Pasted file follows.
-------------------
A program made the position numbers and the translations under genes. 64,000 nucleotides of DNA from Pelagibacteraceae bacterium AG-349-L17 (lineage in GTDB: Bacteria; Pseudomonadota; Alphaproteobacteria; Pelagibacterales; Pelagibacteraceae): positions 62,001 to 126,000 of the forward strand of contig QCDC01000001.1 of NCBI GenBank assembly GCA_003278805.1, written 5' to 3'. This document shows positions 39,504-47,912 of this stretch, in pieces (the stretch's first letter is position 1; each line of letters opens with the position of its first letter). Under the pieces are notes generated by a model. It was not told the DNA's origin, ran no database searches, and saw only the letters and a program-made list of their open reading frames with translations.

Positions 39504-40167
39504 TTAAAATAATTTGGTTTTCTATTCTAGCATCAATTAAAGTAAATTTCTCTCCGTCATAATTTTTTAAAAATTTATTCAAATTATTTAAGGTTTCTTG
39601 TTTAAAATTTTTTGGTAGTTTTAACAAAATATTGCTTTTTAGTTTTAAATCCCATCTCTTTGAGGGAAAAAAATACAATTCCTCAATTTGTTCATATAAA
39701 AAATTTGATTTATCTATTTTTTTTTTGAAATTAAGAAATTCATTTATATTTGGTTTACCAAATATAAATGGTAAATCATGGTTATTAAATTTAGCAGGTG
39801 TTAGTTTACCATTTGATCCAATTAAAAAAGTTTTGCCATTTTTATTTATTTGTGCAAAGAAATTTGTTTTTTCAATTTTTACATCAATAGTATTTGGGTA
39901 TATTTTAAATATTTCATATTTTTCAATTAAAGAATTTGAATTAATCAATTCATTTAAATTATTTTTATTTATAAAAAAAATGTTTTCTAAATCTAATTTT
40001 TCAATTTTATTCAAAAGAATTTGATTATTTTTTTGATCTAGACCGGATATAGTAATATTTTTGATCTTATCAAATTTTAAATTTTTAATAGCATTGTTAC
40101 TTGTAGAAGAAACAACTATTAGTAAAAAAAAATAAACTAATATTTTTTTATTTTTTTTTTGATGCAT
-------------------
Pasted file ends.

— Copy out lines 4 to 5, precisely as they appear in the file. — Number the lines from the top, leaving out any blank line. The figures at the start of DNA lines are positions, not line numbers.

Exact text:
39601 TTTAAAATTTTTTGGTAGTTTTAACAAAATATTGCTTTTTAGTTTTAAATCCCATCTCTTTGAGGGAAAAAAATACAATTCCTCAATTTGTTCATATAAA
39701 AAATTTGATTTATCTATTTTTTTTTTGAAATTAAGAAATTCATTTATATTTGGTTTACCAAATATAAATGGTAAATCATGGTTATTAAATTTAGCAGGTG